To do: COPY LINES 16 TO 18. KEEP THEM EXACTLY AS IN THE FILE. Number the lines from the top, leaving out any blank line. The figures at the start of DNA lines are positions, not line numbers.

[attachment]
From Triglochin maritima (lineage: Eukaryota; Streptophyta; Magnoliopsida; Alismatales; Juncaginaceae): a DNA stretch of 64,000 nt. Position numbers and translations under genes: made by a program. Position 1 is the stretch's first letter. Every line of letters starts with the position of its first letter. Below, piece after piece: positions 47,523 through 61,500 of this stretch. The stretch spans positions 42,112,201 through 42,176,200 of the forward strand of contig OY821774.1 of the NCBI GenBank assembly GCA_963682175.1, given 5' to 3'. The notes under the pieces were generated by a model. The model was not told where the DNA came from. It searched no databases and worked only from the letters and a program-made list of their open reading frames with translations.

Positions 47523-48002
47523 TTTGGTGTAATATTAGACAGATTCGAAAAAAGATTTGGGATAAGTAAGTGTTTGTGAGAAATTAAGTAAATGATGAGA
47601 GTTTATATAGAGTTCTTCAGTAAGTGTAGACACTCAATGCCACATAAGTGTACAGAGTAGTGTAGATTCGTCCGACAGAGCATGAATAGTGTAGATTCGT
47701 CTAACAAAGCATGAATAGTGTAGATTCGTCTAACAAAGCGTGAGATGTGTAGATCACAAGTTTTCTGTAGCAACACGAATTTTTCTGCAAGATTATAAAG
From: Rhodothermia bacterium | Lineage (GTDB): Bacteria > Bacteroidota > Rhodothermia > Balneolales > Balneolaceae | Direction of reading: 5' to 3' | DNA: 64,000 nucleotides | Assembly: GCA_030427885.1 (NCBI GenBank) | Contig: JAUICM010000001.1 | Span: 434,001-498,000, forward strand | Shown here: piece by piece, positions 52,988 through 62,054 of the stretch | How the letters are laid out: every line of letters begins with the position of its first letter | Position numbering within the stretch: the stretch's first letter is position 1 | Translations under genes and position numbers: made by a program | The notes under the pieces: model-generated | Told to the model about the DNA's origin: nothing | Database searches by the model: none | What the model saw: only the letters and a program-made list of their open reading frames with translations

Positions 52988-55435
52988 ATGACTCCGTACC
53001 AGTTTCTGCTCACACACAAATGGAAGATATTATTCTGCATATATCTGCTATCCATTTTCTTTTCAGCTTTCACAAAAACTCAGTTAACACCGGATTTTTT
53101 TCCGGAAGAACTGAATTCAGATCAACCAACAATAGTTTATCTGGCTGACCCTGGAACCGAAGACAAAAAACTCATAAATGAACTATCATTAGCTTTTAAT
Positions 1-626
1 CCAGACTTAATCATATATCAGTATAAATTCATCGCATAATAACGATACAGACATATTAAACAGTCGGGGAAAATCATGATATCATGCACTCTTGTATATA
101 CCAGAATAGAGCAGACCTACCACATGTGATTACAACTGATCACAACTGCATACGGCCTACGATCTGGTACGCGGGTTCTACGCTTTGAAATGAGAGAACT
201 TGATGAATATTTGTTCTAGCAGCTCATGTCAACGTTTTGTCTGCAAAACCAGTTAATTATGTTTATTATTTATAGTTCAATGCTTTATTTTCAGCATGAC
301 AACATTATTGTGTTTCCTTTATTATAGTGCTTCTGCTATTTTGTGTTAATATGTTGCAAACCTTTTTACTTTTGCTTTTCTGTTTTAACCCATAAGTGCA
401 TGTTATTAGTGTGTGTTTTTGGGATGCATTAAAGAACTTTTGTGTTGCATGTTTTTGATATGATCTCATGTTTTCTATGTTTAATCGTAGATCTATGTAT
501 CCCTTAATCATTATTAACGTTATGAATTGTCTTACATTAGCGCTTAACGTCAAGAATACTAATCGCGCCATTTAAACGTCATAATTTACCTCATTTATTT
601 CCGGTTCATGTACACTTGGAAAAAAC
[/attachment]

401 TGTTATTAGTGTGTGTTTTTGGGATGCATTAAAGAACTTTTGTGTTGCATGTTTTTGATATGATCTCATGTTTTCTATGTTTAATCGTAGATCTATGTAT
501 CCCTTAATCATTATTAACGTTATGAATTGTCTTACATTAGCGCTTAACGTCAAGAATACTAATCGCGCCATTTAAACGTCATAATTTACCTCATTTATTT
601 CCGGTTCATGTACACTTGGAAAAAAC